I FEEL BAD ABOUT MY NECK – NORA EPHRON

#LizzieReads

It really is okay to admit you feel bad about your neck: that you may not like it, along with other things about your body – according to the late New York based journalist Nora Ephron, that is.

I feel bad about my neck: and other thoughts on being a woman is a superb memoir where Ephron admits to the things she has experienced as a woman, along with the other inconveniences and (in)necessities one’s gender can incur.

The version I read is introduced by Dolly Alderton, who I am a big fan of, and who has been a big fan of Ephron, devastated to learn of her death from cancer.

Alderton pretty much sums up the memoir and its learnings in her brief contribution, yet there are so many similarities between the two. I can see why Alderton likes Ephron and was inspired by her, evident in her chatty and witty writing, columns and memoir, Everything I Know About Love. And as a result of such admiration, I too have adopted Alderton’s love for Ephron.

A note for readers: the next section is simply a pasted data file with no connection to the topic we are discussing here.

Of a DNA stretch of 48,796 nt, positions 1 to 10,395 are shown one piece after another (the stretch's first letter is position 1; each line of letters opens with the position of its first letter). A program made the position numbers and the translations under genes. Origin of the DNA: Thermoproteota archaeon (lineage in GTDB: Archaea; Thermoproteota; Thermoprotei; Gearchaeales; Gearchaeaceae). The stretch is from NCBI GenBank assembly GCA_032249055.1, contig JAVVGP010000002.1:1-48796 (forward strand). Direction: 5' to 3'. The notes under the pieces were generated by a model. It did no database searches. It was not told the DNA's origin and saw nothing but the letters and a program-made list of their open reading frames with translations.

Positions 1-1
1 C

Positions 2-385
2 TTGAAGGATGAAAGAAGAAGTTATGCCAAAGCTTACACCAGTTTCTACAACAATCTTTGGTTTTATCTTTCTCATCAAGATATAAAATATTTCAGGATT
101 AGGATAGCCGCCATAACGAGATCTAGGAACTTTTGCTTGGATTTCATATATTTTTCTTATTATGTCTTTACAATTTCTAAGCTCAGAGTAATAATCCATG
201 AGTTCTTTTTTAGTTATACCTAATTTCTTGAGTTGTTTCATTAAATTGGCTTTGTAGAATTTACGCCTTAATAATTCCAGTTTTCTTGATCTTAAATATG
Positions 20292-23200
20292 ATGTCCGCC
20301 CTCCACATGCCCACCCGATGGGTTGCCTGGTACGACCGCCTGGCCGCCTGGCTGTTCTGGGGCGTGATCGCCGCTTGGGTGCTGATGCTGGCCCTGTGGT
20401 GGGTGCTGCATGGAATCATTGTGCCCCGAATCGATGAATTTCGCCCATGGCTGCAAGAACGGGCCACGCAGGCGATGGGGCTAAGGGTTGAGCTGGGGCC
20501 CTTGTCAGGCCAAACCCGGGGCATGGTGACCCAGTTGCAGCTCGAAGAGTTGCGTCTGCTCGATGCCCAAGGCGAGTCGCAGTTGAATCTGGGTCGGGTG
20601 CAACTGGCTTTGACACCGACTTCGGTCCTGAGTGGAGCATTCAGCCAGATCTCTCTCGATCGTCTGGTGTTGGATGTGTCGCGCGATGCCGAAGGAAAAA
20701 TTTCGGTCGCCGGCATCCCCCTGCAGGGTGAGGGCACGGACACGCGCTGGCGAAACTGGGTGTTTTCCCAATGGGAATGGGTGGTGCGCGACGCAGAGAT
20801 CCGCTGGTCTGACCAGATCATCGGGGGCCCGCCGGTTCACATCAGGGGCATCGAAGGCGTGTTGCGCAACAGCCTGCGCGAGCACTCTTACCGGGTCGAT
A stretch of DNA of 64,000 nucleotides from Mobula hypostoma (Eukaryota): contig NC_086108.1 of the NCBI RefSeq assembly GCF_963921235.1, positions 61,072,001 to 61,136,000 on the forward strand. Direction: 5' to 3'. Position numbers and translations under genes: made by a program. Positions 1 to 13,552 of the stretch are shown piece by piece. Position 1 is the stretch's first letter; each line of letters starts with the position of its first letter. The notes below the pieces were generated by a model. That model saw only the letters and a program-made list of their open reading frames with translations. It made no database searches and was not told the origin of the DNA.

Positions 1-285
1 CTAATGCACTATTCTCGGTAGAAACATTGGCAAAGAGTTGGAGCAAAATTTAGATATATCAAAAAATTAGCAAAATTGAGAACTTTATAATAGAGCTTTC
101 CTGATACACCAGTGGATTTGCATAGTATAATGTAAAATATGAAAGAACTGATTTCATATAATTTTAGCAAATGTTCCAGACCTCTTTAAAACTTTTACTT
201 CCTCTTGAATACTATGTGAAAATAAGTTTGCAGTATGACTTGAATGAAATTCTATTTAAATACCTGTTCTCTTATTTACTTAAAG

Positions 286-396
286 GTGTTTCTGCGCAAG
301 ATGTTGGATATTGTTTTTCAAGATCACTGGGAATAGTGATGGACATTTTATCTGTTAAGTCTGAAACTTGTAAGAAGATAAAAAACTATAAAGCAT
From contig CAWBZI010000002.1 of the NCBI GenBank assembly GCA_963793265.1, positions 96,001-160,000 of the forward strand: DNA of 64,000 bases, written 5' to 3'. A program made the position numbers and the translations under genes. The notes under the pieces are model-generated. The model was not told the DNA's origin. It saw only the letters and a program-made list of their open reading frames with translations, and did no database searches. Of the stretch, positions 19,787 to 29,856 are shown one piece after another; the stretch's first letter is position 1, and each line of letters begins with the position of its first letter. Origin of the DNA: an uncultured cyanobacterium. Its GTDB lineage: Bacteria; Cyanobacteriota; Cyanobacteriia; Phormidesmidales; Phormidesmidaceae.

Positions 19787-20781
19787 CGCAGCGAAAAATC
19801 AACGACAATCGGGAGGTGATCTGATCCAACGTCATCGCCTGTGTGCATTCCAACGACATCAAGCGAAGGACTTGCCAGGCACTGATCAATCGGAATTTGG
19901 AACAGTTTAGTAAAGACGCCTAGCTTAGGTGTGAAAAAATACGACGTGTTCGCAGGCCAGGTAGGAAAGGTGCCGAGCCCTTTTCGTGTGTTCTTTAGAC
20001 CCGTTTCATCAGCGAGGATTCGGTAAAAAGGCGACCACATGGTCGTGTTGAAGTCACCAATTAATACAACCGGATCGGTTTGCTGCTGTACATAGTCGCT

On her mother’s deathbed, she reminded Nora that ‘Everything is copy’, which coveys throughout her work as a journalist, author and screenplay writer (Julie & Julia, When Harry Met Sally, You’ve Got Mail).

Ephron is unashamedly honest in her memoir, where she goes through her ‘difficulties’ and personal dislikes about herself and being a woman: a saggy neck, choosing not to carry a purse/handbag, losing her glasses despite buying 6 pairs, living nowhere else apart from New York, marrying and divorcing multiple times.

Whilst I am not even a quarter of a century old, I can already relate to some of the things she mentions, particularly in her Maintenance chapter. Despite being written in 2006, much of the content and perspectives are timeless. Dealing with hair, nails, waxing: it’s amazing how many weeks a year can basically fly by just from personal upkeep!

Some of the stuff she discusses is random, but that’s what makes it great because it is stuff you forgot, yet it is so relatable. Whilst I can’t relate to her missing a ‘cabbage strudel’ (ew, what?!), I know there are some foods that just disappear.

Can someone please tell me what happened to lemon aquadrops?!

I pretty much swallowed this book in one gulp1 sitting of about 2.5 hours!

An easy, addictive read that I would encourage more women to read.

Rating – 5/5 ⭐️⭐️⭐️⭐️⭐️

Genre – memoir, humour

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